In terms of code, I’m really happy with the speech recognition and while I did get a reference for how to make the wheel spin, I had to break the code down and modify it a lot to make it work with my game logic and I’m really happy it worked out finally!! I found a fix for the speech recognition disconnection and now it works almost all the time! I found it relaxing to keep stretching my fingers for playing this game as they’d become stiff from hours of typing!!

Future improvements

I would want to try to blackout the sections of the wheels that are already visited so the user wouldn’t have to pass it manually if the same color appears and there’s no switch of that color left. I want to make my circuit and code more organized that what I currently have. I could also consider adding a microphone closer to the user to make the speech recognition more efficient. Overall I’m really happy with the way it turned out but would love to make this more fun and engaging with more time in hand.

References

Speech Recognition: https://github.com/shiffman/A2Z-F18

Spinning wheel: p5.js Web Editor | Spinning Wheel

## Final Project – Production, Progress & User Testing

My project is finally coming along! After a lot of debugging, failed laser cutting attempts and design fixes, I finally have something to test with my friends!

My project, a single player, finger version twister game has a wheel that spins based on the User saying start-stop and then displays the colors and the hand they need to use and the users just press the switches. Having all the fingers on the board correctly is a win and any wrong attempt is an immediate end to the game.

Are they able to figure it out? Yes, it was evident from the instructions page on what they had to do.

Where do they get confused and why? There wasn’t anything as confusing that they found as it was easy to navigate. The only part of it that was confusing the first time I tested this were the switches. Since the switches are maroon in color they get mistaken as the red buttons. However my intent is to have colored stickers around each button to show which color it belongs too.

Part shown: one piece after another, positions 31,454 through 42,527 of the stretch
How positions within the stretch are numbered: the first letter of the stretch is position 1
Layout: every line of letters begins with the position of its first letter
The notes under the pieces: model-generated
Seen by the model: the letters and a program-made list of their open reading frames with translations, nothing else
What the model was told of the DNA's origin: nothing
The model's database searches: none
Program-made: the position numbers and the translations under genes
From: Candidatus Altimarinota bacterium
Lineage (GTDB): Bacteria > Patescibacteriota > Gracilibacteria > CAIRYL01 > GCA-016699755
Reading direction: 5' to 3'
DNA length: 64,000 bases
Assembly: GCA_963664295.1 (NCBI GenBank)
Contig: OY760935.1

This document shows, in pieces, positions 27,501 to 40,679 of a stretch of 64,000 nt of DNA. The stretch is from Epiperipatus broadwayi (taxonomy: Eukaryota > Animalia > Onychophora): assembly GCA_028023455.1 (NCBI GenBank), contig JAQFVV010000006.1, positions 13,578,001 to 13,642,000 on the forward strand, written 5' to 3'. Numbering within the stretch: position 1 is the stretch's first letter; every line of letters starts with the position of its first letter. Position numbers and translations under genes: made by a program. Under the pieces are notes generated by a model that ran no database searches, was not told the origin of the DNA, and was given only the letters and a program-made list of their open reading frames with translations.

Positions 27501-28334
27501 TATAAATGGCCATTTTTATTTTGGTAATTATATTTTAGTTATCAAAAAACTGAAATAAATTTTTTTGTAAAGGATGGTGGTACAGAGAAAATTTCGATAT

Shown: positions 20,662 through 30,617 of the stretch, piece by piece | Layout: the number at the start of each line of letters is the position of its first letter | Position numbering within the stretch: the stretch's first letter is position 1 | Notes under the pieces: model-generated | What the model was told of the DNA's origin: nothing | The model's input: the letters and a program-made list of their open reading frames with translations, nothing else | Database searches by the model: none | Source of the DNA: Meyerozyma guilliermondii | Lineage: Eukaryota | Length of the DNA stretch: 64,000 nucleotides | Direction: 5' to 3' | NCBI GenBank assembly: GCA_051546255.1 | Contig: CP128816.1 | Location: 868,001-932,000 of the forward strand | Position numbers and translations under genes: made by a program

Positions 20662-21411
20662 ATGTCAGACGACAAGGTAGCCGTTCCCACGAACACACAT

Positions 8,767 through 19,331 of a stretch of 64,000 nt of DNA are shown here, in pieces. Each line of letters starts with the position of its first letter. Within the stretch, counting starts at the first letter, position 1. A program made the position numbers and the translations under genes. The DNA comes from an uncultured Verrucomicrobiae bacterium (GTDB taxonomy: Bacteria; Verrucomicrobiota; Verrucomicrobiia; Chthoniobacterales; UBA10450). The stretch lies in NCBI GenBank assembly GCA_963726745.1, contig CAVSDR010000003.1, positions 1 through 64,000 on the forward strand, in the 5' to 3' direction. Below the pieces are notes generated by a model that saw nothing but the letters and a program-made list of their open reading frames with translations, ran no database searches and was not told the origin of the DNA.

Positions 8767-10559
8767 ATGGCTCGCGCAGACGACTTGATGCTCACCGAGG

Do they understand the mapping between the controls and what happens in the experience? Yes they were able to understand this as the wheel showed which color and even the hand depicted the color on screen making it easier to follow. Sometimes it got a little tricky but that is part of the game where you need a few seconds to process the color and hand when you see so many together.

What parts of the experience are working well? What areas could be improved?

The colors, switches, scores are working well. My only problem is the speech recognition. It is very conditional as sometimes it worked flawlessly and sometimes it just wouldn’t recognize the words, As you can see in the videos below. Since there isn’t anything wrong with the code, I’m not sure how to fix it so I’m looking for alternate ways to control this without the usage of hands since that is not possible. It can get a little frustrating if the person has to keep saying start and stop to get it right and finally get the wheel moving, it might also be too loud. So I’m thinking of shifting it to just one word thats easily capturable and then the wheel would automatically stop after 2 seconds to slightly make this better. But apart from this I will try to see if i can use any other sensors to fix this issue as I want the experience to be as interactive as it is with the sound.

Stop working after 60-90 seconds: https://youtu.be/eyu1sFvJHdc

What parts of your project did you feel the need to explain? How could you make these areas more clear to someone that is experiencing your project for the first time?

The maroon colored switches! I’m not sure if i should paint them as that would ruin the feel of it. Maybe i can try cutting the stickers and pasting them on the switches to make this clearer.

## Final Project Proposal – Twisted Twister!

Board games have always captured my interest, and for my final project, I’ve decided to reimagine the classic multiplayer game, Twister, by transforming it into an engaging solo experience. In this adapted version, I aim to introduce interactive elements, to enhance the traditional Twister setup.

Game Components: